Mr. Rajdeep Sardesai, will you allow dissent of employees at India Today?
Rajdeep Sardesai has written in his own website, a brief account of how he is proud to be an anti-national. If you can ignore the small banner on the right which serves as an advertisement for his ‘greatest book of the century’ and get to read the whole article, you can see how painstakingly Rajdeep had tried to prove he is an anti-national. It is purely his choice to be an anti-national, as long as he doesn’t end up in Times Now studio sitting next to his junior Arnab Goswami who had beat him in the race (not in the street) long back.
Filmmaker and columnist Vivek Agnihotri had already written an open letter to Rajdeep in his latest post. As there is already a point-by-point breakdown in that article, I have zeroed in on just two paragraphs in Rajdeep’s article. Those two paragraphs are:
Yes, I am anti-national because in a plural democracy I believe we must have a dialogue with Kashmiri separatists as we must with those in the North-East who seek autonomy. I will listen to student protestors in Srinagar or Imphal as I will to those in an FTII or a JNU.
Prosecute all those who break the law, incite violence, resort to terror but don’t lose the capacity to engage with those who dissent. The right to dissent is as fundamental as the right to free speech: shouting down alternative views, be they on prime time TV or on the street, is not my idea of India.
Mr. Rajdeep, I believe India Today is a workplace that encourages pluralism. Let us consider that there is a section of workers at India Today office who are not happy with the benefits that the management pays for it and stops working. Instead of you being a consulting editor, place yourself in the position of someone in the management. Being a responsible person for the happenings of the company, you call upon the workers and request them for a talk. Your management group and the worker’s group undergo various levels of talk and you either appease them with pay rise or they give up and get back to work. Extrapolating this situation to a national level, this is what happens whenever government employees protest for rise in benefits or people protest when they face some hurdle. The group of ministers meet protesting workers and the protest ends whenever the round of talks reach an end.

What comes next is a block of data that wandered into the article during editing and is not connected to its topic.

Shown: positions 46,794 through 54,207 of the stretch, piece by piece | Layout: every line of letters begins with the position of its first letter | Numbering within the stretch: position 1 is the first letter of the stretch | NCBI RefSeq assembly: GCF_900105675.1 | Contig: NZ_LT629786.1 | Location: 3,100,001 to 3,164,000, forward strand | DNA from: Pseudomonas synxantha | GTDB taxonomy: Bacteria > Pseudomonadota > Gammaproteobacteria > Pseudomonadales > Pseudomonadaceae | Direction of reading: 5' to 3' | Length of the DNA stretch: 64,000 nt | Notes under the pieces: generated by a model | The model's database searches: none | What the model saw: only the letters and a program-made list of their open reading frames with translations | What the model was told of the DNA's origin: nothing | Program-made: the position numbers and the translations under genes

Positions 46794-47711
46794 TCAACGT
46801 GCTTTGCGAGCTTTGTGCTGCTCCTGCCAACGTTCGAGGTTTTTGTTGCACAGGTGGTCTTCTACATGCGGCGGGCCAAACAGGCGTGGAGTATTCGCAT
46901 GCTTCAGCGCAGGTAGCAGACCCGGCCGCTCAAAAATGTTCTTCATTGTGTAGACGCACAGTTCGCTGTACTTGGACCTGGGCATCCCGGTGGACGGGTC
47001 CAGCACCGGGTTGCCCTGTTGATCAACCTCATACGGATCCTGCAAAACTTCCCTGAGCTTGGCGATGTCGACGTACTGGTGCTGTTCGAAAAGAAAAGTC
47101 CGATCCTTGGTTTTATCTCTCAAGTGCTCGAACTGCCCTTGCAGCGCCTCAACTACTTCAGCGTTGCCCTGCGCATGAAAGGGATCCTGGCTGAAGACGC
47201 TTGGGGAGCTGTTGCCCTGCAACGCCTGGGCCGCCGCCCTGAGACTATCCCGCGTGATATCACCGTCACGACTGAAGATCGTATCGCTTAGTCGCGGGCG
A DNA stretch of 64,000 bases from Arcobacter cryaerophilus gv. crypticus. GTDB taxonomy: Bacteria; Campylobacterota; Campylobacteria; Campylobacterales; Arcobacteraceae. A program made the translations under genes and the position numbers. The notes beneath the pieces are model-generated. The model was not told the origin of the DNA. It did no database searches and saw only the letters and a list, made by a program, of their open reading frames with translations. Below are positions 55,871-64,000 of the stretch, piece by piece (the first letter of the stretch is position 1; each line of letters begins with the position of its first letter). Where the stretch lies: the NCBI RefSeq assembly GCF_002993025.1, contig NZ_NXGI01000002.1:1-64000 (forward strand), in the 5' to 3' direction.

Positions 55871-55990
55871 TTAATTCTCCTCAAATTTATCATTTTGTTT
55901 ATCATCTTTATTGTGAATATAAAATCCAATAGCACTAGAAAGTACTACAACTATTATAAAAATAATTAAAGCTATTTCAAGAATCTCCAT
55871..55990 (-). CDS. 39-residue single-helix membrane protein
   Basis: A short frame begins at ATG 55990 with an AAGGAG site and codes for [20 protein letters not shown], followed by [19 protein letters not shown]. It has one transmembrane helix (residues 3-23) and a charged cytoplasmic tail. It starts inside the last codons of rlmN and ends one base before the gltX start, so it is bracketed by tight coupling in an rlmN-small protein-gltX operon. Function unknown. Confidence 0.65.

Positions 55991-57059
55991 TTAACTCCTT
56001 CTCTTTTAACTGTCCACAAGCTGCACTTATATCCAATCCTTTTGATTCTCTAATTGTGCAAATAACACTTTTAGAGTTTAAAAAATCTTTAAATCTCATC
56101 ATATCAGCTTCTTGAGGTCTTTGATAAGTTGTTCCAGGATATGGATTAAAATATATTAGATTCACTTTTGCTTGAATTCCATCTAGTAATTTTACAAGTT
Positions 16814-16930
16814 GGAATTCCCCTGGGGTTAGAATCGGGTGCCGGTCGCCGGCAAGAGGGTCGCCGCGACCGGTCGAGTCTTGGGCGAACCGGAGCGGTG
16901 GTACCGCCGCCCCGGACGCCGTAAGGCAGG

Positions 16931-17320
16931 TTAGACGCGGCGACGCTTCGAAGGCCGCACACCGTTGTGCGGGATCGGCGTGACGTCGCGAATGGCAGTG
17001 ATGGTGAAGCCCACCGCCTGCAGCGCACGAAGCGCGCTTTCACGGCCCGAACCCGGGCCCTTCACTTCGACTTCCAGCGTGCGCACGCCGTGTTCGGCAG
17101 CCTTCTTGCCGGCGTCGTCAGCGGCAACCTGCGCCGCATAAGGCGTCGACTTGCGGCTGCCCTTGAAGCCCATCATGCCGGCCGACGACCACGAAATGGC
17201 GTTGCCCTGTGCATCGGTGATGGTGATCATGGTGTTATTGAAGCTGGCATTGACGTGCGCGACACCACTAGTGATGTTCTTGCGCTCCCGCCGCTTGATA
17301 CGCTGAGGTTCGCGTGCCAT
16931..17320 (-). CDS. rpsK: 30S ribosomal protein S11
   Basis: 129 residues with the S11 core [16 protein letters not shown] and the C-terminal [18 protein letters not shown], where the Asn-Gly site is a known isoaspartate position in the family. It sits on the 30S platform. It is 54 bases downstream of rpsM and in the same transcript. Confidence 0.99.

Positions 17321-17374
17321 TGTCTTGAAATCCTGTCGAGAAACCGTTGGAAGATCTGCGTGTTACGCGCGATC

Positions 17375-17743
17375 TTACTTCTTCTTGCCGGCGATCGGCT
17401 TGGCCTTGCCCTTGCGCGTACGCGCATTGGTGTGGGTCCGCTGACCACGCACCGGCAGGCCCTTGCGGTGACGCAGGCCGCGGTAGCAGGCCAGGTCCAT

In the protest by your Digital section employees, one of them badmouths the management of India Today and threatens the management of dire consequences if you do not bend to their demands. High chances would be, you might end up terminating that employee. In a real situation, an ideal democratic nation aka India had not killed anyone who had badmouthed its government and had warned of voting for opposition parties en masse if they do not meet their demand. It had happened a lot of time and that is how governments had met its end in India. Exception was the Emergency period in 1975-77 where such activities ensured arrest. If India has to behave like you or your management, the person doing the activity of that Digital section employee must be sent to Pakistan or China or anywhere but India.
The above two scenarios are manageable. Now comes the freak scenario. What if a group of employees, say, the Web Content division, demand the breakup of India Today? You might wonder, break-ups and acquisitions are part and parcel of corporate industry. But the real twist here is, the dissenting workers demand that they want complete freedom along with the office-space that they hold. We can call them separatists. They will continue to destroy your computers within their cubicles, destroy your furnitures, kill their co-workers who try to jump to the management side and continue to throw hazardous materials into other sections too. They suddenly appears in other sections and shout their demand for freedom from your office. They demand that another competitor of India Today should interfere and they raise requests for their management to take over that block of office. Will you accept it merrily, Mr. Rajdeep? Will you request the top executives to give up those office space and continue working in whatever available space you have?